• Vacation or holiday pay earned but not paid prior to the termination of employment (reportable as PIT wages).

• Health insurance premiums or health care expenses paid by the employer on behalf of the employee or the employee’s dependents who have not reached 27 years of age by the end of the taxable year. Refer to Section 938.4 of the CUIC.

• Sickness or accident disability payments under a workers’ compensation law.

• Moving expenses, if it is reasonable to believe the expenses are an allowable deduction to the employee under Sections 217 and 132 of the IRC.

• Employee achievement awards, if it is reasonable to believe the amount is excludable from gross income under Section 74(c) of the IRC.

• Scholarship payments or fellowship grants, if it is reasonable to believe the amount is excludable from gross income under Section 117 of the IRC.

• Dependent care assistance programs, if it is reasonable to believe the amount is excludable from gross income under Section 129 of the IRC.

• Payments from a qualified plan to an employee for retirement (subject to PIT withholding for California residents unless the recipient elects exemption from withholding).

• Employer contributions to a trust under Section 401(a) of the IRC or to an annuity plan under Section 403(b) of the IRC. Employer contributions to certain qualified retirement or deferred compensation plans, such as those defined in Sections 401(k), 408(k), 408(p), and 403(b) of the IRC, are also not subject to employment taxes, unless the contributions result from a salary reduction agreement. Refer to the DE 231TP for the status of employee contributions to retirement plans. DE 231A Rev. 17 (7-16) (INTERNET) Page 2 of 3

• Employee payroll deductions made under a cafeteria plan that follows the provisions of Section 125 of the IRC made for the following purposes:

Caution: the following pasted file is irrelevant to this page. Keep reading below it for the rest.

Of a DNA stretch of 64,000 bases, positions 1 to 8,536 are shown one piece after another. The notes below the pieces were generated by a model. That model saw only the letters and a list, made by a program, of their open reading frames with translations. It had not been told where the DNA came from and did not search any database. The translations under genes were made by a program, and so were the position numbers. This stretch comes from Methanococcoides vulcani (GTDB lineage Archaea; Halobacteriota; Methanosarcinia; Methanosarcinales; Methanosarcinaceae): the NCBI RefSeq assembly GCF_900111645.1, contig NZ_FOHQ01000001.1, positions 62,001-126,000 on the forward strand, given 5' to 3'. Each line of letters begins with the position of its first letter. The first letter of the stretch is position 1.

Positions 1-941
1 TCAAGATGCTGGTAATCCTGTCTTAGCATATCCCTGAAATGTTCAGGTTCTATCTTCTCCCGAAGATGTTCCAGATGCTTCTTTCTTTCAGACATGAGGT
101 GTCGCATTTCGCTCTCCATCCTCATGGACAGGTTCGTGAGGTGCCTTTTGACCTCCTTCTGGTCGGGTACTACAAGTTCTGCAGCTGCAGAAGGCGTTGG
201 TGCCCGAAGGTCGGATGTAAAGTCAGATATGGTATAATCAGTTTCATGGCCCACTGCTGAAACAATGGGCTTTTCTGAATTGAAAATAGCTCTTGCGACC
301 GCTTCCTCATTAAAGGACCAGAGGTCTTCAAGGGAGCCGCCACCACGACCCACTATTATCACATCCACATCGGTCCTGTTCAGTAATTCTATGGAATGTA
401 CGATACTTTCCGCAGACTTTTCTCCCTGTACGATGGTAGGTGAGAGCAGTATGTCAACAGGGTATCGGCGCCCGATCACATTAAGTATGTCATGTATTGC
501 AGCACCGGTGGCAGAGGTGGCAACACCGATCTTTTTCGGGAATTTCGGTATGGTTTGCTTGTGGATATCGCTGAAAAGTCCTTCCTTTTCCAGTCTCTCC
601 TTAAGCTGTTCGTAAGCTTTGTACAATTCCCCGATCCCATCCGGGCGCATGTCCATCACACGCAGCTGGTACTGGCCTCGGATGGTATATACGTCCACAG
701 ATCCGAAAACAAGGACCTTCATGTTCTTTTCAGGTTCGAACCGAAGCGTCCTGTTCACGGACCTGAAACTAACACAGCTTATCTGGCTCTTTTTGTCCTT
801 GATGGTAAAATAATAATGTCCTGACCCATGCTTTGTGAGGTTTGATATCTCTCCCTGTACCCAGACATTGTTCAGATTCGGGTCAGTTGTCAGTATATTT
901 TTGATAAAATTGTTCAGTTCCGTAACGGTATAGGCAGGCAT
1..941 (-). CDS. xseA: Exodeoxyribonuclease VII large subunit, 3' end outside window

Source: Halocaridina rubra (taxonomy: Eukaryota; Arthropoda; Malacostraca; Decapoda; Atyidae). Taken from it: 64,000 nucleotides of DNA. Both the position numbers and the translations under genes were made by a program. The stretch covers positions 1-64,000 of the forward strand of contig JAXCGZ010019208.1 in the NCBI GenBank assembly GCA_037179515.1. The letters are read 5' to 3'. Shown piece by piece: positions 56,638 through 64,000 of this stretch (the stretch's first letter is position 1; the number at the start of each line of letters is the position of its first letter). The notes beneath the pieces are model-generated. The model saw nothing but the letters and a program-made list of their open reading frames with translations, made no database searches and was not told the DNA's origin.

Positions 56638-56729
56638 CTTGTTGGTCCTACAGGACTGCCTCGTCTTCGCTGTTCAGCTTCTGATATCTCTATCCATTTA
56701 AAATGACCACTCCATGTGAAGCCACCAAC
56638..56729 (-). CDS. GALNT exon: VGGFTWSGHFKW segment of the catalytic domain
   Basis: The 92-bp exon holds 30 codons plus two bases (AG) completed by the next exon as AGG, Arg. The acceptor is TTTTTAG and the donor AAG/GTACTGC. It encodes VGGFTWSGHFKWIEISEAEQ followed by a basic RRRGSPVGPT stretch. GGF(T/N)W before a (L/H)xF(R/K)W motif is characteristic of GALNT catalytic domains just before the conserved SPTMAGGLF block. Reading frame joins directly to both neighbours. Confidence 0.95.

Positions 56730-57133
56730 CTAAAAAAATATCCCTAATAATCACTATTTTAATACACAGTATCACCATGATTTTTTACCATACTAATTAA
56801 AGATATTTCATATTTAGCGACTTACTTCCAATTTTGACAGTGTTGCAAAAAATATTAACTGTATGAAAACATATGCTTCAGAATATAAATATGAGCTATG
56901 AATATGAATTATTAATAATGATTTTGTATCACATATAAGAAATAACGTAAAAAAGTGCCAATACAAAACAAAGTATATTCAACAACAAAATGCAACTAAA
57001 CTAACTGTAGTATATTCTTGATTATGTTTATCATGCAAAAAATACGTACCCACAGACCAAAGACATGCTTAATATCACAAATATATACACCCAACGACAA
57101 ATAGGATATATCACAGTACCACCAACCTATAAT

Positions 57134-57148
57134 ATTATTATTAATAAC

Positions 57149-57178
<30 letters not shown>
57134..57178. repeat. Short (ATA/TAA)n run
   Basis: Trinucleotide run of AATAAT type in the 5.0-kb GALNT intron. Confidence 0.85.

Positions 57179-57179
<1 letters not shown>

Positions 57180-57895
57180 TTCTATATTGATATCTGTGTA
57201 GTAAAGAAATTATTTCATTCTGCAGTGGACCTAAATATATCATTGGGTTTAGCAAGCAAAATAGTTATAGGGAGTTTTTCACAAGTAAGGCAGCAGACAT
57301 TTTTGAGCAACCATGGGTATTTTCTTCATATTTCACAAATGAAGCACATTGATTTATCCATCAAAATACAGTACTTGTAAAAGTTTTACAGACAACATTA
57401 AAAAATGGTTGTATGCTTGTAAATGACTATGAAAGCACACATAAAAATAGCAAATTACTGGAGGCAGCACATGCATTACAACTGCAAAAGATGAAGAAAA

– Medical insurance

– Dental insurance

– Vision insurance

– Life insurance

– Dependent care assistance

– Reimbursement of medical or hospital expenses

• Fees paid to a director of a corporation for performing services in the capacity of a director as defined in Section 622(b) of the CUIC. These services are subject to PIT withholding and reportable as PIT wages if the director is a common law employee. Refer to Information Sheet: Employment, DE 231. Payments to directors for services not defined in Section 622(b) of the CUIC may be considered wages for all employment tax purposes. • Back pay awarded to an employee because the employer failed to comply with the Worker Adjustment and Retraining Notification (WARN) Act (subject to PIT withholding and reportable as PIT wages).

So what happens next if my workers are determined to be employees?

The auditor will issue a Notice of Assessment to you. This notice will explain the details of what state employment taxes you owe as a result of the determination that your workers are employees. If you are unable to pay this assessment outright, you have the option of getting on a payment plan. You may also appeal the determination if you feel it was made in error.

Contact a Tax Attorney

If you have been audited by the EDD or are currently facing an EDD audit, contact a tax attorney at Disparte Tax Law for a free consultation. We can help guide you through the process and advocate on your behalf.